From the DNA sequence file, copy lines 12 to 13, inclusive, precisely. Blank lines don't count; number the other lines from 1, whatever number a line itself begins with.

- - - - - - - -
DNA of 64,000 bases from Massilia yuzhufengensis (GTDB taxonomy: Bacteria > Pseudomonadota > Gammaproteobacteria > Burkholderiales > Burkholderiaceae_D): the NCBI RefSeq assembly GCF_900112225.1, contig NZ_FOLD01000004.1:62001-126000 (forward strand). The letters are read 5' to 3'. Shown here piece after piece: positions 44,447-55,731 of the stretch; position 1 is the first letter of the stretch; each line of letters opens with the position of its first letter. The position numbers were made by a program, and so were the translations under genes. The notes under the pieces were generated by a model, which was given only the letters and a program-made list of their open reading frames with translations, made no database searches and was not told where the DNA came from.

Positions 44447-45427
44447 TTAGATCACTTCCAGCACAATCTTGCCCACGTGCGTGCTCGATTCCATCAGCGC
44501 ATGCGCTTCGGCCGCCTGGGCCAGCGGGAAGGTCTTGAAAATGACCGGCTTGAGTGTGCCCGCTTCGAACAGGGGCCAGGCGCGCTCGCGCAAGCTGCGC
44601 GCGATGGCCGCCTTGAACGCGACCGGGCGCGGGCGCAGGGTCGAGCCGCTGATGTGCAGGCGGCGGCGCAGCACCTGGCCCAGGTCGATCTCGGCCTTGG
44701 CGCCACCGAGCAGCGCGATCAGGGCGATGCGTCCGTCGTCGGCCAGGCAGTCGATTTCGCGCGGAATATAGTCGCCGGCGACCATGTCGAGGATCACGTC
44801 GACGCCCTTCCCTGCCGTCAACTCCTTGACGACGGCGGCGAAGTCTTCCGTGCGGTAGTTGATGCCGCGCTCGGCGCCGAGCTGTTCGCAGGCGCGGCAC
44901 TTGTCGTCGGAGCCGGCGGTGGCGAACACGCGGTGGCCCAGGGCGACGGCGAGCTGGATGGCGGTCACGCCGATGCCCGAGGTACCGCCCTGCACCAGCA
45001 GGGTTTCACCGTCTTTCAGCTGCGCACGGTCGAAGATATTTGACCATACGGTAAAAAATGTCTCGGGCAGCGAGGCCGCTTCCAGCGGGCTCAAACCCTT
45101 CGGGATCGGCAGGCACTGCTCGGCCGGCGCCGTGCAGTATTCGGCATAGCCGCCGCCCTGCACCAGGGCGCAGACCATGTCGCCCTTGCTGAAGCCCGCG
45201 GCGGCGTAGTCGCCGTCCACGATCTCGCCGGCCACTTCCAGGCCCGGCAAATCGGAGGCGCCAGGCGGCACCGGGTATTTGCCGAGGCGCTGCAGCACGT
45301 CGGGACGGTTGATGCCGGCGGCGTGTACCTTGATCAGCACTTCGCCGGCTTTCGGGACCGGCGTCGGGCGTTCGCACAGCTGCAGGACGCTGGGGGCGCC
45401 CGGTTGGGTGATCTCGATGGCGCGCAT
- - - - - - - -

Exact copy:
45301 CGGGACGGTTGATGCCGGCGGCGTGTACCTTGATCAGCACTTCGCCGGCTTTCGGGACCGGCGTCGGGCGTTCGCACAGCTGCAGGACGCTGGGGGCGCC
45401 CGGTTGGGTGATCTCGATGGCGCGCAT